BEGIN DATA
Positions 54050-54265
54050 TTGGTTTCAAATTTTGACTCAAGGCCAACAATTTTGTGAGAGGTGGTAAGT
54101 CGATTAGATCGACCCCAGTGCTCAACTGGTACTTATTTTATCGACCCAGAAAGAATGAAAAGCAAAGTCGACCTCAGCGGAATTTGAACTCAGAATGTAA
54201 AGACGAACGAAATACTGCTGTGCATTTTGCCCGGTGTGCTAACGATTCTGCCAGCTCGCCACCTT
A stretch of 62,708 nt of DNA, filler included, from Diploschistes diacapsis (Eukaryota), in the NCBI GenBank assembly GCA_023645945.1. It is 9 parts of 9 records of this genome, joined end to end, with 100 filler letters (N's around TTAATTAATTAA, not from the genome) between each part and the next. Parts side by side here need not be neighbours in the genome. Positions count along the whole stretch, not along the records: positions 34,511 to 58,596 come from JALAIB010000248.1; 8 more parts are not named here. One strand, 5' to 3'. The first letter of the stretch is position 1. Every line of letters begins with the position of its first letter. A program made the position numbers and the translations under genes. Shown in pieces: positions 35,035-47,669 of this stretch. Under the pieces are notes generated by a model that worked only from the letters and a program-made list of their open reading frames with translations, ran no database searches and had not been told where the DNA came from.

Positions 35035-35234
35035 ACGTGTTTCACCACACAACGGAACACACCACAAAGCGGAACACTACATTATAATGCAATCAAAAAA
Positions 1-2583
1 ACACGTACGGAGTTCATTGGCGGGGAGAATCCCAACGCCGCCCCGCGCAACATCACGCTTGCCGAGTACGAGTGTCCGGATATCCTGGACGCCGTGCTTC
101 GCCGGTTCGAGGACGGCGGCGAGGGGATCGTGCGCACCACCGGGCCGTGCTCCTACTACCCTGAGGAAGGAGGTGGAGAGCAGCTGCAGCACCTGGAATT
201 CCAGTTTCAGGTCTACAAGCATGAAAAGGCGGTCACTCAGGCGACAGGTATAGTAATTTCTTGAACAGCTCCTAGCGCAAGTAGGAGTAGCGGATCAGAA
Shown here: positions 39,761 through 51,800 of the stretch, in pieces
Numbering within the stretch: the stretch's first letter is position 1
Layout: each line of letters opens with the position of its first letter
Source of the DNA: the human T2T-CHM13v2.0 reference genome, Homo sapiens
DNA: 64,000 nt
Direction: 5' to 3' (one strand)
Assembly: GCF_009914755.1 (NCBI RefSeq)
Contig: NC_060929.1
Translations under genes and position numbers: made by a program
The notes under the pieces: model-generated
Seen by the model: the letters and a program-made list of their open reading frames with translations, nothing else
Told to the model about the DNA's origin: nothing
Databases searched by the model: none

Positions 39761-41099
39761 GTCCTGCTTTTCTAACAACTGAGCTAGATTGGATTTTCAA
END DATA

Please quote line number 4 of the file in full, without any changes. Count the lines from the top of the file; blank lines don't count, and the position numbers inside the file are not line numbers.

54201 AGACGAACGAAATACTGCTGTGCATTTTGCCCGGTGTGCTAACGATTCTGCCAGCTCGCCACCTT